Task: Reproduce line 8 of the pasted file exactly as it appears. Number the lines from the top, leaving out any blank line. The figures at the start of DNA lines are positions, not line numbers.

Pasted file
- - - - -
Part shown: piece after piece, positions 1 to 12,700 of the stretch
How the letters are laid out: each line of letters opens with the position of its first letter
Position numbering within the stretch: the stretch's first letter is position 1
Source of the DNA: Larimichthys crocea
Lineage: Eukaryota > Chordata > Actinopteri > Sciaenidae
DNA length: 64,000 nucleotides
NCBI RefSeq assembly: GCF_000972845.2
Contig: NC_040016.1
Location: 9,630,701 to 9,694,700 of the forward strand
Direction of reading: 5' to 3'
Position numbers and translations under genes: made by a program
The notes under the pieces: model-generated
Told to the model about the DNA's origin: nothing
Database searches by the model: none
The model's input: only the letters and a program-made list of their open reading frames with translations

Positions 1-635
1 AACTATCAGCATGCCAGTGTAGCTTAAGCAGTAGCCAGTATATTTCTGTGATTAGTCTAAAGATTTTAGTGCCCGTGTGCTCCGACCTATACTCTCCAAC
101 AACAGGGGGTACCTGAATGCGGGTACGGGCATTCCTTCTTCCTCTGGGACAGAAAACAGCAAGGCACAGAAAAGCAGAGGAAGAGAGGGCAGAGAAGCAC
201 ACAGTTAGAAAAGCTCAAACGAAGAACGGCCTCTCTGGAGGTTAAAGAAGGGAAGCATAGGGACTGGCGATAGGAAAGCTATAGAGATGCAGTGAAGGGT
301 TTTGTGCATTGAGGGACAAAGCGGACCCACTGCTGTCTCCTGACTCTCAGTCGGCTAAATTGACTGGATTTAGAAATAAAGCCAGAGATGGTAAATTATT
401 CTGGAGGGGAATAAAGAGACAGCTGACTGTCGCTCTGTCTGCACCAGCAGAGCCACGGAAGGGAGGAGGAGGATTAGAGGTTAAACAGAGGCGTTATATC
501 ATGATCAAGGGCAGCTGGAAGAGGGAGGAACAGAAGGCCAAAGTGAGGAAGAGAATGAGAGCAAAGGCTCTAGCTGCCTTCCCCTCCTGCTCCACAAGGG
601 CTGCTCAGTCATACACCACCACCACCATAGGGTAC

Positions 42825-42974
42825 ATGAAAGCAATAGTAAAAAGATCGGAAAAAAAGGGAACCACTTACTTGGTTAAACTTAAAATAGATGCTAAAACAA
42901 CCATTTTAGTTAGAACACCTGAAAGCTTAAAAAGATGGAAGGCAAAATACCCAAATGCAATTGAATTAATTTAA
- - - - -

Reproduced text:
Contig: NC_040016.1